The Dodd-Frank Act is under fire in Congress again.

A new bill introduced in the House Committees on Financial Services and Agriculture by a group of Republicans intent on making changes to the whistleblower rule adopted by the Securities and Exchange Commission in May seeks to make the rule more business friendly. The bill, coined as the ‘‘Whistleblower Improvement Act of 2011,” would require tipsters to report any wrongdoings to their employers first before going to the SEC as an eligibility requirement for the bounty program.

The bill was introduced last week by Representative Michael Grimm (R-N.Y.) and is co-sponsored by four other Congressmen, Reps. John Campbell (R-Calif.), Bill Flores (R-TX), Scott Garrett (R-N.J.), and Steve Stivers (R-OH).

In the SEC's final whistleblower rule, employees are not specifically required to report any wrongdoing internally before sending the tips to the SEC. The regulator has said earlier that they rejected the requirement out of concern that employees could be deterred from reporting incidents if management were involved in the cases.

Critics of the proposed bill claim that mandatory internal reporting would deter many whistleblowers, while advocates said allowing whistleblowers to bypass companies' internal compliance programs would undermine the effectiveness of these programs, including those under the Sarbanes-Oxley Act, said Cydney Posner, co-chair of Securities Regulation at law firm Cooley. “The bill does attempt to address the SEC's concern regarding potential deterrents to internal reporting,” she said in a statement.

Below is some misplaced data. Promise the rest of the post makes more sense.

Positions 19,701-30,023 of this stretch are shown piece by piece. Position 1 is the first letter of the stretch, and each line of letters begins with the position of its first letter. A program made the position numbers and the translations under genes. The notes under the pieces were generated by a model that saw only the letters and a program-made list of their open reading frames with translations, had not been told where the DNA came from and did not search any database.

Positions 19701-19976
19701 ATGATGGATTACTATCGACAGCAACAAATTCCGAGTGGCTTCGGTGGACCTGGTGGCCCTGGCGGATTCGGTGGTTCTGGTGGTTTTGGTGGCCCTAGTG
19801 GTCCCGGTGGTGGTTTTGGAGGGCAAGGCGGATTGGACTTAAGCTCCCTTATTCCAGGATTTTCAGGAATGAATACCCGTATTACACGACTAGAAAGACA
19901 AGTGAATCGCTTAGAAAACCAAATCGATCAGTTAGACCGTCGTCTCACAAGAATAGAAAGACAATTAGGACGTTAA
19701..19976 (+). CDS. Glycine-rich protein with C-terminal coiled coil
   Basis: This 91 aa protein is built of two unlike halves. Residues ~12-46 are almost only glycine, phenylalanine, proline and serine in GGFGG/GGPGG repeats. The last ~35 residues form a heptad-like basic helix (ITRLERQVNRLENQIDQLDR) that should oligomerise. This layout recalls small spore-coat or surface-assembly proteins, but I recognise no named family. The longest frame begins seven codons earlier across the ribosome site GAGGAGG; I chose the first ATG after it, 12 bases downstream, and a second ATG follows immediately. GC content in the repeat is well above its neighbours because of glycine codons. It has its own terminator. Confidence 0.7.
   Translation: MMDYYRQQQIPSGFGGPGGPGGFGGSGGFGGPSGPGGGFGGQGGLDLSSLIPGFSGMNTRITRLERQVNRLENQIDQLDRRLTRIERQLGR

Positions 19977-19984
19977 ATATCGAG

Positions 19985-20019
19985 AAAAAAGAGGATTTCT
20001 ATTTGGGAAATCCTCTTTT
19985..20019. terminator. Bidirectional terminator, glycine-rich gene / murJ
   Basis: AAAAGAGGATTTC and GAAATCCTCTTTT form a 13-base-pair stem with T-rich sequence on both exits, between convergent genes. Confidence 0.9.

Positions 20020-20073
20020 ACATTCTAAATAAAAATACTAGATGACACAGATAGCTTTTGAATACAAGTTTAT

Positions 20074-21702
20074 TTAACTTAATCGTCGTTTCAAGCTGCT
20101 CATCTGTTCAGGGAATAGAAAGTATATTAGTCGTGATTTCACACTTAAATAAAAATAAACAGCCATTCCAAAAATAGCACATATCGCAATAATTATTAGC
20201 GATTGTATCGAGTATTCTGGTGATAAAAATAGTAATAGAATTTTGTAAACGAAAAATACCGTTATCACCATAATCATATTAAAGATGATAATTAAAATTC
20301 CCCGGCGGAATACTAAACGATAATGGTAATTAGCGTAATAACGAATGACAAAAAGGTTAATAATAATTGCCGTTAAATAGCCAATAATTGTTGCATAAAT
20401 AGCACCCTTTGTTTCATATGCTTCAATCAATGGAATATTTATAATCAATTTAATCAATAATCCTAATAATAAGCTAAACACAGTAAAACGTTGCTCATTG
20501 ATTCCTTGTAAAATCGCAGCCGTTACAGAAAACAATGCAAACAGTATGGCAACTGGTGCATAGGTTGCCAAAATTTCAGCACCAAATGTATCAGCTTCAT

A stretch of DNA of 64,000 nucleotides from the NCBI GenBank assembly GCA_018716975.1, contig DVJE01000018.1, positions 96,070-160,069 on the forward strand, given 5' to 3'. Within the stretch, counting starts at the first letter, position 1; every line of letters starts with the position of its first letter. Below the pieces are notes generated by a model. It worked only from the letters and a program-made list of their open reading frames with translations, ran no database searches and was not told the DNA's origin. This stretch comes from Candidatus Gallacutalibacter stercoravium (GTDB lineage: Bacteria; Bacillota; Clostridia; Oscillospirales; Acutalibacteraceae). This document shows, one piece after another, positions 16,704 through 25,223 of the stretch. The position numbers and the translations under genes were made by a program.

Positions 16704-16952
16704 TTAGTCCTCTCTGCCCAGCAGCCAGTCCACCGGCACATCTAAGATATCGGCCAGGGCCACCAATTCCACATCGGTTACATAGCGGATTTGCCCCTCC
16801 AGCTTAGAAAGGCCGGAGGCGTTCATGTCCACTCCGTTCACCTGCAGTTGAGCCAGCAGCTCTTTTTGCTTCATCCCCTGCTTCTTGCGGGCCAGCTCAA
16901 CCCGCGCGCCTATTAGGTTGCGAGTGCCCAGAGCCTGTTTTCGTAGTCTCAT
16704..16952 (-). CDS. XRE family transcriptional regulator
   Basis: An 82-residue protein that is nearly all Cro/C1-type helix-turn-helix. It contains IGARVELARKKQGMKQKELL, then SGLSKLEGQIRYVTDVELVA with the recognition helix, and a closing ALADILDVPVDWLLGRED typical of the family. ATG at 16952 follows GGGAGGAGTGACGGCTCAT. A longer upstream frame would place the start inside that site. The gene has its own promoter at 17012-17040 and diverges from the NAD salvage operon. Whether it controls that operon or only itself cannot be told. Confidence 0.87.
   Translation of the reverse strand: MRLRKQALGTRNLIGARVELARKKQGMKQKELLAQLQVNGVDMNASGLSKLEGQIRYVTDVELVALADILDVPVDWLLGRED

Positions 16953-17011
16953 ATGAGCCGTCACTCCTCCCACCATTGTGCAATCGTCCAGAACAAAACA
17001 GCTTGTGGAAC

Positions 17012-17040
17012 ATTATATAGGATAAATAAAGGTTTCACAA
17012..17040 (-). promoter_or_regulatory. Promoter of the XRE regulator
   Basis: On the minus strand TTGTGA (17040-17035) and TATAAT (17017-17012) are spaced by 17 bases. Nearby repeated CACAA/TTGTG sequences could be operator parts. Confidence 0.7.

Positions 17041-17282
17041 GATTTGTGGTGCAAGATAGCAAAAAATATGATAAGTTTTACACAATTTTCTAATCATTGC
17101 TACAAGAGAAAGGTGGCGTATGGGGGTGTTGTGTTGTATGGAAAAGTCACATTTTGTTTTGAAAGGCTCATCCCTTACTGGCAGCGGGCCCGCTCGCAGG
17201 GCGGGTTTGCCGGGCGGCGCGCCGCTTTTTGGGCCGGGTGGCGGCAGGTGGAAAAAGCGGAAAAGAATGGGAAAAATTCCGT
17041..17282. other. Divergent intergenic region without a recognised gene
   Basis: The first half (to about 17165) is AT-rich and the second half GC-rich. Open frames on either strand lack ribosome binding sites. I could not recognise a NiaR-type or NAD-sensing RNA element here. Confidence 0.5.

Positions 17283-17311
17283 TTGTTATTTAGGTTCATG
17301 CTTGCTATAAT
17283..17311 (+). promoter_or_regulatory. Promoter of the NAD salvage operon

In the proposed bill, whistleblowers who bypass a internal reporting requirement could still be eligible for rewards provided:

  • that the employer lacked a policy prohibiting retaliation for reporting potential misconduct or an internal reporting system allowing for anonymous reporting
  • that internal reporting was not a viable option for the whistleblower because the misconduct involved management or evidence of bad faith in the employer

Among other things, the bill also set out to exclude those who are involved in legal and compliance responsibilities within companies from receiving rewards and required the regulator to notify the companies involved in the alleged wrongdoing, allowing them to conduct internal investigations first unless it involves top management or if bad faith  is in play.

The bill also outlined that if a company notifies the SEC that it has conducted its own internal investigation and has taken steps to rectify its wrongdoings, the SEC should be required to treat the company as having self-reported information, and the remedial actions should be taken into account in the SEC's evaluation.